City officials say they hope a prison planning firm will help them answer such questions as how much the prison will cost to operate, who will be sent there, what sort of treatment will be offered, whether it will be voluntary and whether the prison will draw together inmates who share chemical dependency problems but present different security risks.

Williams said the city is figuring on a medium-security prison, but could conceivably include maximum- or minimum-security units.

Many statistics support the mayor's conviction that drug treatment programs are needed. About 65 percent of those arrested for crimes in the District and given urinalysis tests are shown to have used drugs. More people are imprisoned in D.C. correctional institutions for drug violations that any other type of offense. As of last June, fully 26 percent of the District offenders in prison were charged or convicted of drug offenses, according to the D.C. Department of Corrections.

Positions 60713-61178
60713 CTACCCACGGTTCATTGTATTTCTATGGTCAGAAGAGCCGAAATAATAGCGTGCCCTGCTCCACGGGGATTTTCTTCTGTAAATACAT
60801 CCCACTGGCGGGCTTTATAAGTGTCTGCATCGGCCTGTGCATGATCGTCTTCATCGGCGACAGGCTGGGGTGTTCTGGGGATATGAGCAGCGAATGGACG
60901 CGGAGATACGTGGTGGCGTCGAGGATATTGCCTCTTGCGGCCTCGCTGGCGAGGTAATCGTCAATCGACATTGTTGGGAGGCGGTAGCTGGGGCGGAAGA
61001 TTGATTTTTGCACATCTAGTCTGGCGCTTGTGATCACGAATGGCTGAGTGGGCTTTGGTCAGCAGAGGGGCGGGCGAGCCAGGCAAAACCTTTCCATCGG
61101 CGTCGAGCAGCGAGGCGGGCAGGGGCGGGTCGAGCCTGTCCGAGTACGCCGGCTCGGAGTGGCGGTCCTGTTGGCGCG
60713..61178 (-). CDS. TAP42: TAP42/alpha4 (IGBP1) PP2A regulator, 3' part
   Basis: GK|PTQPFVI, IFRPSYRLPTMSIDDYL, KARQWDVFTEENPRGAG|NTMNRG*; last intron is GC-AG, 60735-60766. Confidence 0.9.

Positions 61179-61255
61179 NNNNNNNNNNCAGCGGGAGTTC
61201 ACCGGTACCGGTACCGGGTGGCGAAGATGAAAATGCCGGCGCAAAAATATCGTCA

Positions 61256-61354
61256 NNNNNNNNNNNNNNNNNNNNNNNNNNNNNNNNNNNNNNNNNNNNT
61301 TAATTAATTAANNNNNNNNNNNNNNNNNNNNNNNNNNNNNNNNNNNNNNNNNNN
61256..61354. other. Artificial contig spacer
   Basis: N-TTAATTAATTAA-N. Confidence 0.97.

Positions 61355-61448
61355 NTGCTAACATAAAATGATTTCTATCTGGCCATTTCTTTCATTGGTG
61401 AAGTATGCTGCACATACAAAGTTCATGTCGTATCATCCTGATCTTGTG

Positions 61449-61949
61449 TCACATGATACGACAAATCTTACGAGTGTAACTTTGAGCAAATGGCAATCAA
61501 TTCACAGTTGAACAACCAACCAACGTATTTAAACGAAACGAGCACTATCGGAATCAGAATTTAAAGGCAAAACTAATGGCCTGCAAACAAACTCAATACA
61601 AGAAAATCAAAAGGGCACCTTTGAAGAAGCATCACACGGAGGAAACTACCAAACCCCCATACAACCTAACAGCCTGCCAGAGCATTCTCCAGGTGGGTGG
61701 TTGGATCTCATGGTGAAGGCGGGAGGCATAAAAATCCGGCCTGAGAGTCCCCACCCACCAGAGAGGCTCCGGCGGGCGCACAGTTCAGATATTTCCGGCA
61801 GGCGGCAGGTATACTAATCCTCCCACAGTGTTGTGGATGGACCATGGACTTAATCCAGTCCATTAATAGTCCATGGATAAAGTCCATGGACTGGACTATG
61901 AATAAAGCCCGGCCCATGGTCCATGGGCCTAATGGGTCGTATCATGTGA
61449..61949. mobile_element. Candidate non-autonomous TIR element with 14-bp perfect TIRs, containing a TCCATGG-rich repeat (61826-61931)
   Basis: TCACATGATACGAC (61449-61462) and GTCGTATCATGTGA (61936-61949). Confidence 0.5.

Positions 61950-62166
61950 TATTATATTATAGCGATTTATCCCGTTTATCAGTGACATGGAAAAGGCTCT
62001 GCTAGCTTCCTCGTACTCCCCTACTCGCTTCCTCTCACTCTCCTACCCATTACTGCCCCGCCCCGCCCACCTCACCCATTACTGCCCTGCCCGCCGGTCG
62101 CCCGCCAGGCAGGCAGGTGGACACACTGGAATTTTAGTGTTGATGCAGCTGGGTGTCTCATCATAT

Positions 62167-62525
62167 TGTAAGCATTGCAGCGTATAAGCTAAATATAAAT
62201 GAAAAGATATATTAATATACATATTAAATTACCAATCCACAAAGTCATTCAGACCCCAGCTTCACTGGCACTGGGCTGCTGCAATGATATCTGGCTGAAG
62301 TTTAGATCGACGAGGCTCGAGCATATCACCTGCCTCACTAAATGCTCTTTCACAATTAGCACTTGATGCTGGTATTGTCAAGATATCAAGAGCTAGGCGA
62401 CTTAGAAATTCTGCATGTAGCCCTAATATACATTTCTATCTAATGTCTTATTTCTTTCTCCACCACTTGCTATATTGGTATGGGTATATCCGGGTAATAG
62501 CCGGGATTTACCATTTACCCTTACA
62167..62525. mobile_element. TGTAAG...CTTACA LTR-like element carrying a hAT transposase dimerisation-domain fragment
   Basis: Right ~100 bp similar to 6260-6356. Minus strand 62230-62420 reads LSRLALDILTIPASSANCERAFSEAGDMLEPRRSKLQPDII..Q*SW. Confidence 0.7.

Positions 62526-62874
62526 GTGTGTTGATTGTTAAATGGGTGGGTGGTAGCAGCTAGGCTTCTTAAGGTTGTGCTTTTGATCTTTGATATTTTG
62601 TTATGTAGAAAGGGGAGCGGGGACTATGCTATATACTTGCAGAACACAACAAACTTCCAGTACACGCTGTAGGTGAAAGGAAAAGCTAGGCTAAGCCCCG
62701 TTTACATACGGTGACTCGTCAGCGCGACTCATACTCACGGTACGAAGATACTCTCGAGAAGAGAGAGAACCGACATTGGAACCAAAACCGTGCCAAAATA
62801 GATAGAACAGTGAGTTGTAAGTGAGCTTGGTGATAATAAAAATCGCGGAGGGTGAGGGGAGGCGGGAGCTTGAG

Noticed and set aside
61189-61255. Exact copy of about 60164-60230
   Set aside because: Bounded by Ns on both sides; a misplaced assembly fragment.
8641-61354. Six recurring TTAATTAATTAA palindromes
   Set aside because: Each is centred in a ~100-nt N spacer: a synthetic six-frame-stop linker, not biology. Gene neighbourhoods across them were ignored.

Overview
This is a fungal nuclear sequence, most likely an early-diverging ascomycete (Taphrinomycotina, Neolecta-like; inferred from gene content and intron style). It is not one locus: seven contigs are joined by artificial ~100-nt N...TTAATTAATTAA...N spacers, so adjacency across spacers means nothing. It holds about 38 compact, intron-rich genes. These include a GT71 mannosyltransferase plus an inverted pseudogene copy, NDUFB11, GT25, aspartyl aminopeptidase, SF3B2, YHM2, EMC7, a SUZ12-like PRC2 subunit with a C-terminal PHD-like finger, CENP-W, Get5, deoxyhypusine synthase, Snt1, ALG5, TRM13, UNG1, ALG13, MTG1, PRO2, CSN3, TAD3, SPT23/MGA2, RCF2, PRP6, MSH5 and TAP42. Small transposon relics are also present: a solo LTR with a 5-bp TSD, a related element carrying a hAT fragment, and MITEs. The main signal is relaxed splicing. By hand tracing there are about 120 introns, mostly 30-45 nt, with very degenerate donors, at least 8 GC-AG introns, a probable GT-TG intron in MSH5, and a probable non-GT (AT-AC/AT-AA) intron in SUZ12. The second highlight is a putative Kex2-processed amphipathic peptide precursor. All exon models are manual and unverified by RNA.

In Barry's view, those figures mean "we are facing a drug epidemic in this city" and the corrections system must try to tackle it head-on.

"We cannot simply keep warehousing prisoners and ignore the problem that a lot of these people have," said Downs. "If you don't attempt to solve it, they come back, and then you pay some more . . . . A system that doesn't try anything is bound to fail."